Yes, the exclamation point is part of the name. This is an imperial stout aged on coffee, cacao nibs, vanilla beans, and ancho chili peppers. The heat from the peppers will build as you sip (do not chug) this 14 percent ABV Goliath. It's harder to find, but well worth the effort to obtain.
4. Frankfurter And Cream Ales
Just as you paired your hot dog with your favorite cream soda when you were a child, the Frankfurter is best paired with a creamy American beer. Cream ales, similar to pale lager, have a subdued hop and malt flavor.
Easy To Find: Anderson Valley Summer Solstice
Commonly known as "adult cream soda." Enough said.
Alternate: Sixpoint Sweet Action
This one is light and creamy, with gentle notes of orange, caramel, papaya, and lemon.
5. Sweet Italian Sausage And Saison
The fruity and spicy notes of a Saison play perfectly with the fennel flavor that seasons sweet Italian sausage.
Easy To Find: Ommegang Hennepin
Classic, straw colored, and with a little spice like black pepper and lemon grass.
Alternate: Boulevard Saison Brett
It has that light body that you want in a Saison, but the presence of brettanomyces in the brewing process adds a little funk to it. Funk as in tartness — fruity but not sweet. It's kind of like your favorite playlist: Entirely alt rock, except that one James Brown song that has been stuck in your head forever.
6. Kielbasa And Pilsner
This classic Polish beef sausage, most often served with sauerkraut and caramelized onion, is best balanced with a golden Czech-style pilsner known for its high foaminess and lighter flavor.
Easy To Find (Not So Easy To Pronounce): Plzeňský Prazdroj Pilsner Urquell
A staple of the beer world, this Czech pilsner is probably something you've had before. And that's the point — pilsners are about consistency, not flare. Go with what you know.
Alternate: Sam Adam Noble Pils
This one was the winner of the 2009 Beer Lover's Choice, so you know at least 67,000 people voted for it.
7. Chorizo And Lager
This spicy punch of paprika, pork, and red peppers finds harmony with a medium bodied amber lager whose slight malt sweetness and toasted character balances the savory sausage.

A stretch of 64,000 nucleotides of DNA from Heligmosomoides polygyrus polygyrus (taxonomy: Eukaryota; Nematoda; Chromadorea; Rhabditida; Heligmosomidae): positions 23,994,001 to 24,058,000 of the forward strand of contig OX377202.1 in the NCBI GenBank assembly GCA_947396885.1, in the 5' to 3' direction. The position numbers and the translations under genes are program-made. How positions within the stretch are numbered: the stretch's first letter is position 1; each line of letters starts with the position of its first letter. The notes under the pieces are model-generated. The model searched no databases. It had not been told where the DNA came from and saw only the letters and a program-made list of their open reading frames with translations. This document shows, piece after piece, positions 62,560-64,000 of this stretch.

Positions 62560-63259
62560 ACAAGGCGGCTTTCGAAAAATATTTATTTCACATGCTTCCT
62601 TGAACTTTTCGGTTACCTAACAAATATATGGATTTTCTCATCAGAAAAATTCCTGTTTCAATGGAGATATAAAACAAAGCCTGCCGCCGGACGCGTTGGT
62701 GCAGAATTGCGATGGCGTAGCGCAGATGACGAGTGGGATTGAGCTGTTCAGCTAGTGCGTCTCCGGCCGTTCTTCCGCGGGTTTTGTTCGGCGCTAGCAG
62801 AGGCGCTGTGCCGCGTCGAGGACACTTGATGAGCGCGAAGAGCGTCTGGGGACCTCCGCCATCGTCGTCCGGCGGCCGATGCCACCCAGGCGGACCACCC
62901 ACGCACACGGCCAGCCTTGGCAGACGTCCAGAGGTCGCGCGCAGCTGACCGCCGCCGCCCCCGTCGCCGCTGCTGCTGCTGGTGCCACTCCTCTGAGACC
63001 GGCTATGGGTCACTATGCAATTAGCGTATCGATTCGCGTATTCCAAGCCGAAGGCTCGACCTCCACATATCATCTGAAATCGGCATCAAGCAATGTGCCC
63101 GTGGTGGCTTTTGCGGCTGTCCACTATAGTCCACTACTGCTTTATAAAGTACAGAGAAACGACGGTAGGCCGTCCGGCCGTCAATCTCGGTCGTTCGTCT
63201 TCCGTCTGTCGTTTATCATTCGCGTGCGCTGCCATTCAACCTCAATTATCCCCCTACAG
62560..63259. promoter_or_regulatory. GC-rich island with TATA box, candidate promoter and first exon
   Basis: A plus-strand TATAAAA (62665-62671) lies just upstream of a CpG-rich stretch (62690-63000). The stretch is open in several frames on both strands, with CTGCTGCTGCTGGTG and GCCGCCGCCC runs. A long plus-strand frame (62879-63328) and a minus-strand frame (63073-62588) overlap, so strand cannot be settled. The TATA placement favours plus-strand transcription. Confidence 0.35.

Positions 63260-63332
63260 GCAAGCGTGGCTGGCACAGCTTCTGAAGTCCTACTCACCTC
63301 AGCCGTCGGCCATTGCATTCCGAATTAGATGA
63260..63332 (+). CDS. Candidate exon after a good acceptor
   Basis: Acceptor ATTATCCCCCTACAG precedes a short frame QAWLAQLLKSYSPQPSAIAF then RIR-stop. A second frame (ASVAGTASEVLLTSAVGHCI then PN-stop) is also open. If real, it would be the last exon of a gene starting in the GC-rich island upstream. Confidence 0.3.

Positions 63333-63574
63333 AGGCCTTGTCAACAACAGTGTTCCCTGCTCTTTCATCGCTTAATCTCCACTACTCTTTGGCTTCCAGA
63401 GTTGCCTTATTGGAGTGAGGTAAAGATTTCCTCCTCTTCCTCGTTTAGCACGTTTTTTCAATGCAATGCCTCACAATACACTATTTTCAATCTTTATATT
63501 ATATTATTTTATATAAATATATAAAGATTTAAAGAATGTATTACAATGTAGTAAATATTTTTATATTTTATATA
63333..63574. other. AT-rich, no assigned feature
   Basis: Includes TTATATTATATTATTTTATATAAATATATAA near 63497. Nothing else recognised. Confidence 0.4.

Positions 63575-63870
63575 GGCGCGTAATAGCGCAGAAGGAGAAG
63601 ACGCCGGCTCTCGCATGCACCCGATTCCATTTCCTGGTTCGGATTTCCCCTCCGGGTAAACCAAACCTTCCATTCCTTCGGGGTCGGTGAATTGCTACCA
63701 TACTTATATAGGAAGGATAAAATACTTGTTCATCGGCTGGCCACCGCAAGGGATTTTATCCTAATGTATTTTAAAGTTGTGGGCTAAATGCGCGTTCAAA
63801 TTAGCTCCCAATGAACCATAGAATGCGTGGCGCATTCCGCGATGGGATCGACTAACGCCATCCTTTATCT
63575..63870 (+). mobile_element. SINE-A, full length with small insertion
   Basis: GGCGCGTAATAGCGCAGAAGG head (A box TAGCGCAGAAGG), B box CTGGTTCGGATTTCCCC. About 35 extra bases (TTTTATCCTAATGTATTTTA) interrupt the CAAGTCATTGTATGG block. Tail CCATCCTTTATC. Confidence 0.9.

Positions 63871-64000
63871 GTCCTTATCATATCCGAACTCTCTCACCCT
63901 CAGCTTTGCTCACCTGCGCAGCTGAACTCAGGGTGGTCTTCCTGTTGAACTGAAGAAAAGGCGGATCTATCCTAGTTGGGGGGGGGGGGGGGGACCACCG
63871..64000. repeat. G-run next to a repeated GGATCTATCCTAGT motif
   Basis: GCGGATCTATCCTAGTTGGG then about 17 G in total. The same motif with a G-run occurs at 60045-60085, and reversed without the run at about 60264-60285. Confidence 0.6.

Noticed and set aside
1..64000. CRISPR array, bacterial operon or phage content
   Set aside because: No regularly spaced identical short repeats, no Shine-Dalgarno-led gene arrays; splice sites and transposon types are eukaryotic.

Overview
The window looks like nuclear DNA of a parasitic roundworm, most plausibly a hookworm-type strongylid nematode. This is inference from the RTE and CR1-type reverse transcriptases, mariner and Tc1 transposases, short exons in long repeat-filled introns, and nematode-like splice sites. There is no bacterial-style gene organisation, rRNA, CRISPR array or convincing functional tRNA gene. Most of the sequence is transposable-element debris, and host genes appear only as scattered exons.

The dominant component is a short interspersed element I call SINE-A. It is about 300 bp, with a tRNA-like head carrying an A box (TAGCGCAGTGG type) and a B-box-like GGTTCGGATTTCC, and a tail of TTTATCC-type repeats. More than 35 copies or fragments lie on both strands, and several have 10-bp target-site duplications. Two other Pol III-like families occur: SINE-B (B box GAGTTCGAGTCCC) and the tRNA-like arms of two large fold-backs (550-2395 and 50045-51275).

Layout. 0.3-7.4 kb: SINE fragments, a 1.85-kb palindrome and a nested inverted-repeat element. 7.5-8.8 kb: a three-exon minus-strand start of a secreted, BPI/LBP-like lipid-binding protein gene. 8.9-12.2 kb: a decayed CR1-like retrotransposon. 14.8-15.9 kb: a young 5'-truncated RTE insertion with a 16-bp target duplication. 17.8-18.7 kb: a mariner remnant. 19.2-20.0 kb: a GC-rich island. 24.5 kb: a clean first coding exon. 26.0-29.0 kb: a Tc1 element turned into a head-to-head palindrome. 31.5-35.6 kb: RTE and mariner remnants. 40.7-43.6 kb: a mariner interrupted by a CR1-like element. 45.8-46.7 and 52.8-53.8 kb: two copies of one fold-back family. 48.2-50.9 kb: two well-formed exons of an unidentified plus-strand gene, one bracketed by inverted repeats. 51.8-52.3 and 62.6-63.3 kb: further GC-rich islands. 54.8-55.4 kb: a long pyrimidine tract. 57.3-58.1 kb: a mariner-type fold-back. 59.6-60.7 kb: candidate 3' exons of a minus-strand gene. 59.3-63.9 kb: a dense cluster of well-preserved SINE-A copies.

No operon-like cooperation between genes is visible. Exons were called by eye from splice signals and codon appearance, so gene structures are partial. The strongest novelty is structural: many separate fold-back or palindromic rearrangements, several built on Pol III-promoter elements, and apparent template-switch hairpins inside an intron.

Easy To Find: Great Lakes Eliot Ness
Flip the bird to prohibition's failed experiment by drinking a beer named after a famous prohibition agent from Chicago.
Alternate: Yuengling Traditional Lager
Technically, this is an "American amber lager," which is distinct from the "Vienna lager" most people associate with lagers, but why let that stop you?
8. Blood Sausage And Scotch Ale
For the brave of heart, the strong and peppery blood sausage is best balanced by the smooth caramel sweetness of a Scotch ale.
Easy To Find: Oskar Blue Old Chub
A malty backbone and a subtle smoked malt flavor characterize this beer.
Alternate: Traquair House Ale
"Scotch ales" being named after Scotland, maybe try something from Scotland? This one is plum and caramel-ly (which is totally a word).
9. Bratwurst And Weizenbock
Last but not least, we have the bratwurst. Pay tribute, and order up a plate of the best "wurst" of the week. While bratwurst pairs nicely with a wide array of beers, it comes as no surprise that the ideal match is a German brew. The bold Bavarian Weizenbock made of malted wheat makes a perfect biergarten mate to the brat.
Easy To Find: Schneider Aventinus
There's a reason any German beer hall you've ever been to has at least one thing from Schneider on tap. They make beers you can crush by the liter without breaking a sweat.
Alternate: Weihenstephaner Vitus
If you've been to a beer hall that didn't have Aventinus, it's probably because they had Vitus instead. This one is best consumed while kneeling on a table held aloft by your eight strongest beer mates.